Three University of Arizona faculty members officially have been named Regents' Professors by...
UA Entomologist Discusses Insect-resistant Plants in PBS Film
Bruce Tabashnik is part of a documentary's exploration of the role plants have played throughout human history.
A two-hour Public Television documentary this month will delve into the role of plants throughout human history. Michael Pollan will host the film, based on his 2001 book, "The Botany of Desire." Academy Award winner Francis McDormand is the narrator. The film also includes an interview with Bruce Tabashnik, a professor and head of the entomology department at the University of Arizona.
Pollan's film explores the human-plant relationship through four specific plants that reflect human desire for sweetness (apples), beauty (tulips), intoxication (marijuana) and control (potatoes).
The New Leaf potato was at the center of controversy years ago. That's because it was genetically modified to produce an insect-killing protein from the bacterium Bacillus thuringiensis, or Bt. The Bt protein in New Leaf potatoes kills larvae of the Colorado potato beetle. Food processors declined to buy New Leaf potatoes citing potential public backlash, and so the potato is no longer grown.
Tabashnik is an authority on the role of Bt in controlling the pink bollworm, a major cotton pest. He said that while he is not an expert on either potatoes or the Colorado potato beetle, it nevertheless is important that people understand the larger systems behind crop production and their impacts.
"They should think about how and what they eat and how that affects the environment, agriculture and the future," he said.
"We're voting with our dollars every day. Most people in the U.S. don't think too much about it, but there is some sense that if they buy genetically engineered products, it might be dangerous or harmful. But in fact, clothes made from Bt cotton are part of a more environmentally sustainable process because there are less insecticides sprayed on cotton fields. And that's a good thing," he said.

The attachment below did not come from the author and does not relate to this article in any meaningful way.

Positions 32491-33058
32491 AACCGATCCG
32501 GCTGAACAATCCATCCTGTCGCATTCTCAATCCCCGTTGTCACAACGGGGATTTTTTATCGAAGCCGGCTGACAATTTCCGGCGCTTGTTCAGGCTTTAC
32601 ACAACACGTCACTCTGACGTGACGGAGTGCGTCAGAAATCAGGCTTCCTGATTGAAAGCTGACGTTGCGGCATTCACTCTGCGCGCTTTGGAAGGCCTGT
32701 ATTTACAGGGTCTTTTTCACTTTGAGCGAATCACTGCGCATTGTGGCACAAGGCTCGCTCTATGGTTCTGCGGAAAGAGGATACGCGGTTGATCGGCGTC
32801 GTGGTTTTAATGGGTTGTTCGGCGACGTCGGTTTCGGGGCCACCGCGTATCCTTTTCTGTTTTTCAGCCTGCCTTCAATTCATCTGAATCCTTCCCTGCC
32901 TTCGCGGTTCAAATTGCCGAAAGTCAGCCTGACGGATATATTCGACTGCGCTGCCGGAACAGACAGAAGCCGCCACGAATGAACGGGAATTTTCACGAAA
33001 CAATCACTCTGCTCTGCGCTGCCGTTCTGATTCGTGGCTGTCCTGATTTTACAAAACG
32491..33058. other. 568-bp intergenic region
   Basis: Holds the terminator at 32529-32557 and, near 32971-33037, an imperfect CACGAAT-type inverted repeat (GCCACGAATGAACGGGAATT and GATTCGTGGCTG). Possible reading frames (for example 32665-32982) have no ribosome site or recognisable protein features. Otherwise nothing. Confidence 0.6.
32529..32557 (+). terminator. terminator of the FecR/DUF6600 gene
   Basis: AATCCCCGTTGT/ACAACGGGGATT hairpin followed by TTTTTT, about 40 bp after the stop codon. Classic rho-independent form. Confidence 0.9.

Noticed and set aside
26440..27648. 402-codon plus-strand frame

Tabashnik said the University of Arizona over the last decade has become a world center in studying the extent to which insects adapt to genetically engineered crops, including overcoming the Bt toxin.
"Insects are champions of adaptation and have a long history of adapting to virtually every method to control them, including every kind of insecticide. This is just another case in that history of insects evolving resistance," he said.
Tabashnik said that some other pests have adapted, but the pink bollworm, a caterpillar that feeds on cotton, is probably the best documented example of an insect that has not become Bt resistant.
Bt also is at the heart of a new assault in the battle against pink bollworms. Previously, farmers who planted Bt cotton were required to set aside a small area for non-Bt varieties to allow non-resistant pink bollworms to survive.
The new strategy involves spreading millions of sterilized moths during the growing season over cotton fields throughout Arizona, the Southwest and northern Mexico.
Should a Bt-resistant bollworm develop into an adult, Tabashnik said the likelihood it could find a fertile mate would be virtually zero.
"They'll mate with a sterile partner and produce no offspring. It's a strategy that's working," he said.
Tabashnik said he and other officials with the Arizona Pink Bollworm Technical Advisory Committee will review the progress of the program on Tuesday in Phoenix.
"The Botany of Desire" airs on Public Television stations around the U.S. this Wednesday. Arizona Public Media's Channel 6 will show it starting at 8 p.m.